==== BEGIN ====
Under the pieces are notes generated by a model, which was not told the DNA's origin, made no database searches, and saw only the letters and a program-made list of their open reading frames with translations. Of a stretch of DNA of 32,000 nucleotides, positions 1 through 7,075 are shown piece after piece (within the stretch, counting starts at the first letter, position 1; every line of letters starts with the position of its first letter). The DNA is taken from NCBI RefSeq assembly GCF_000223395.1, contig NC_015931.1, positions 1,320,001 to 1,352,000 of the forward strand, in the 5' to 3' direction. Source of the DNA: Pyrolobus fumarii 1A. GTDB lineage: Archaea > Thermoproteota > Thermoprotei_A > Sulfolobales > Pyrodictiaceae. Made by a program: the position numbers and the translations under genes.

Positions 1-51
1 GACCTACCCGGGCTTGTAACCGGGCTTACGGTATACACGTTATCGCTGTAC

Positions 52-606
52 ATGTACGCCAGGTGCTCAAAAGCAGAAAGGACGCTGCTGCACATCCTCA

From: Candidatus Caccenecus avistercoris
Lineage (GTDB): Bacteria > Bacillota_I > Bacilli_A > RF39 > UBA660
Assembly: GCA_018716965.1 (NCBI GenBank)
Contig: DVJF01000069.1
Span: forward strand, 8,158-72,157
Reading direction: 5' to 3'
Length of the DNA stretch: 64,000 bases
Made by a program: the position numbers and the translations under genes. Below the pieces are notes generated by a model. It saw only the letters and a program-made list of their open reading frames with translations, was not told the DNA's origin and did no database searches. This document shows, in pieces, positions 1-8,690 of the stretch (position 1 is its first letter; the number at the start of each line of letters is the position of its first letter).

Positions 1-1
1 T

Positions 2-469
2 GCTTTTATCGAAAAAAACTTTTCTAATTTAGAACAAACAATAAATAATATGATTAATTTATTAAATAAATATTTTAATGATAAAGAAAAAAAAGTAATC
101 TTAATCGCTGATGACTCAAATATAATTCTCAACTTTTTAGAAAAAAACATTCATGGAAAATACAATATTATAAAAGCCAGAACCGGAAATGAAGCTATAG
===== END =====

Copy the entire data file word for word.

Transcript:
Under the pieces are notes generated by a model, which was not told the DNA's origin, made no database searches, and saw only the letters and a program-made list of their open reading frames with translations. Of a stretch of DNA of 32,000 nucleotides, positions 1 through 7,075 are shown piece after piece (within the stretch, counting starts at the first letter, position 1; every line of letters starts with the position of its first letter). The DNA is taken from NCBI RefSeq assembly GCF_000223395.1, contig NC_015931.1, positions 1,320,001 to 1,352,000 of the forward strand, in the 5' to 3' direction. Source of the DNA: Pyrolobus fumarii 1A. GTDB lineage: Archaea > Thermoproteota > Thermoprotei_A > Sulfolobales > Pyrodictiaceae. Made by a program: the position numbers and the translations under genes.

Positions 1-51
1 GACCTACCCGGGCTTGTAACCGGGCTTACGGTATACACGTTATCGCTGTAC

Positions 52-606
52 ATGTACGCCAGGTGCTCAAAAGCAGAAAGGACGCTGCTGCACATCCTCA

From: Candidatus Caccenecus avistercoris
Lineage (GTDB): Bacteria > Bacillota_I > Bacilli_A > RF39 > UBA660
Assembly: GCA_018716965.1 (NCBI GenBank)
Contig: DVJF01000069.1
Span: forward strand, 8,158-72,157
Reading direction: 5' to 3'
Length of the DNA stretch: 64,000 bases
Made by a program: the position numbers and the translations under genes. Below the pieces are notes generated by a model. It saw only the letters and a program-made list of their open reading frames with translations, was not told the DNA's origin and did no database searches. This document shows, in pieces, positions 1-8,690 of the stretch (position 1 is its first letter; the number at the start of each line of letters is the position of its first letter).

Positions 1-1
1 T

Positions 2-469
2 GCTTTTATCGAAAAAAACTTTTCTAATTTAGAACAAACAATAAATAATATGATTAATTTATTAAATAAATATTTTAATGATAAAGAAAAAAAAGTAATC
101 TTAATCGCTGATGACTCAAATATAATTCTCAACTTTTTAGAAAAAAACATTCATGGAAAATACAATATTATAAAAGCCAGAACCGGAAATGAAGCTATAG